An innovative program that prepares Utica Community Schools students for high-paying, advanced manufacturing jobs celebrates its official opening day.
The education program launched in September and up to 200 people are expected to attend a dedication at Sterling Heights' Stevenson High School.
The manufacturing, automation, design, and engineering (MADE) course is a four-year program that integrates academic content with practical work experience. In addition to specialized classes, advanced manufacturing principles will be incorporated into all core academic courses of English, social studies, math, and science. Students participating in the program can earn college credit and will graduate with industry-recognized certifications.
Utica Community Schools superintendent Dr. Christine Johns says the program works hand-in-hand with business and post-secondary educational leaders to give students a competitive advantage, preparing them for “high-skills, high-demand and high-wage jobs that will grow the region’s economy”.
Industry partners involved in the program’s planning believe the initiative is important to address a critical regional and global workforce need. Bruce Osani, general manager of Fori Automation, says the program will provide businesses with employees who understand a company’s systems and can be creative thinkers, work collaboratively with others, communicate effectively and support company innovation.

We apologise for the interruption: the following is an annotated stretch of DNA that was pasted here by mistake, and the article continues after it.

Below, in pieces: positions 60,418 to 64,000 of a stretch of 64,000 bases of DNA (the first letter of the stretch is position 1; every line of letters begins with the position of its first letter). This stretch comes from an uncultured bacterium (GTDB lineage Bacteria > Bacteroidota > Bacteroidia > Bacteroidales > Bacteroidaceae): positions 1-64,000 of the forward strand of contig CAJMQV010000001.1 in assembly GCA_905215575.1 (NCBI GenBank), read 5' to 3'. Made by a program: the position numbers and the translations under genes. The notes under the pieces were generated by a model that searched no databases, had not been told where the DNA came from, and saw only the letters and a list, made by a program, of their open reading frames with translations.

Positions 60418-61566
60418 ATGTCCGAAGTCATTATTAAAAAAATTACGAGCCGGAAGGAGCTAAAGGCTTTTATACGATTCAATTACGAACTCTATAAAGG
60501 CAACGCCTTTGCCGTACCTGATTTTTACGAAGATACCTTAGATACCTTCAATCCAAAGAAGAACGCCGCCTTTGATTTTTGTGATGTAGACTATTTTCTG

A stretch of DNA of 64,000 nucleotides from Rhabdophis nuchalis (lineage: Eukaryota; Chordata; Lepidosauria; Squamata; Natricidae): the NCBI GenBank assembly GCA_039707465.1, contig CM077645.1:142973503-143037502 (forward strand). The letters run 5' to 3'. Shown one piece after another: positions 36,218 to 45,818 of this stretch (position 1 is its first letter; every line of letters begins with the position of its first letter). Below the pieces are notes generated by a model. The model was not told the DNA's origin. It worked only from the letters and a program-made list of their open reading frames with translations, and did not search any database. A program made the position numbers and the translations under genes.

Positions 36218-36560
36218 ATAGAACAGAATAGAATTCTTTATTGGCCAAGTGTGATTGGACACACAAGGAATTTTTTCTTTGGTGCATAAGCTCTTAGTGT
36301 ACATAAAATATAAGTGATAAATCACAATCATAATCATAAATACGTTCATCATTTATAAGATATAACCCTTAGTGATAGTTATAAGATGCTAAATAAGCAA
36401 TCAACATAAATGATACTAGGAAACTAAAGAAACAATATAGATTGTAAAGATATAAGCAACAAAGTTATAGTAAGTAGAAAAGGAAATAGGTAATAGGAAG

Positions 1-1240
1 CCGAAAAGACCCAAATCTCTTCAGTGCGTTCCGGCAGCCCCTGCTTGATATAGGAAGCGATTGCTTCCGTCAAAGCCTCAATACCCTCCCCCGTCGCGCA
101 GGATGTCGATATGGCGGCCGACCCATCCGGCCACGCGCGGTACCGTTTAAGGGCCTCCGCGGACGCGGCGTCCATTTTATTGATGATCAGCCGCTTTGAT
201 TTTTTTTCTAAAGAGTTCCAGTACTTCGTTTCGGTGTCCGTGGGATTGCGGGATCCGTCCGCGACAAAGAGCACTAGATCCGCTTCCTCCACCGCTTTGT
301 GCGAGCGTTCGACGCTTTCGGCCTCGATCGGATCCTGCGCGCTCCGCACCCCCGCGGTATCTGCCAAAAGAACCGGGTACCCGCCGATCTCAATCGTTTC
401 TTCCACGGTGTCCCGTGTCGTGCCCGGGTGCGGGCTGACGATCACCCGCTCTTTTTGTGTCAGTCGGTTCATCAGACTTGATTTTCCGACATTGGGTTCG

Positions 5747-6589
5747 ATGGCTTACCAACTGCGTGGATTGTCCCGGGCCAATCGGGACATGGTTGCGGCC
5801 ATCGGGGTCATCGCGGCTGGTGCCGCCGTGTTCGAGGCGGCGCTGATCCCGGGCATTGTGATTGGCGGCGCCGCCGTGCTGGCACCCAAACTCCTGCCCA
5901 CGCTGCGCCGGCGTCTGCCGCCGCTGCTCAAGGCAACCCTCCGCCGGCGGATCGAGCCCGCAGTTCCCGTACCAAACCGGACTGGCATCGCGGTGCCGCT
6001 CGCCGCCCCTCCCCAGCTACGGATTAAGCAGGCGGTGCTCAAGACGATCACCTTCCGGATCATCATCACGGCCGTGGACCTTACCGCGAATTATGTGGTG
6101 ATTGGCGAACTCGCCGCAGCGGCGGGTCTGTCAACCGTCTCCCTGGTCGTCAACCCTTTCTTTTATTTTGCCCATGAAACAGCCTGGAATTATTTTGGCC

“The Stevenson MADE initiative meets this goal and has put us on the ground floor of something truly special,” Osani says.
The Stevenson Center for Manufacturing, Automation, Design, and Engineering received a $400,000 grant from the Michigan Department of Education earlier this year, which will be used to upgrade fabrication and design engineering equipment to support the new program. Today's dedication will include an overview of the program, featuring student-led demonstrations in the renovated MADE instructional wing at Stevenson High School.
All MADE ninth-graders will take a full year course focused on developing their understanding of design processes. In the 10th grade, students will be immersed in a 10- to 12-week exploratory unit for each of the three academy pathways: fabrication (welding/machining), automation, and design engineering. As juniors, students will choose a major and begin focusing on challenges proposed by industry partners to develop their pathway skills. Senior MADE students will complete a senior project with internship opportunities.
Media with questions can call Community Relations at (586) 446-2470.
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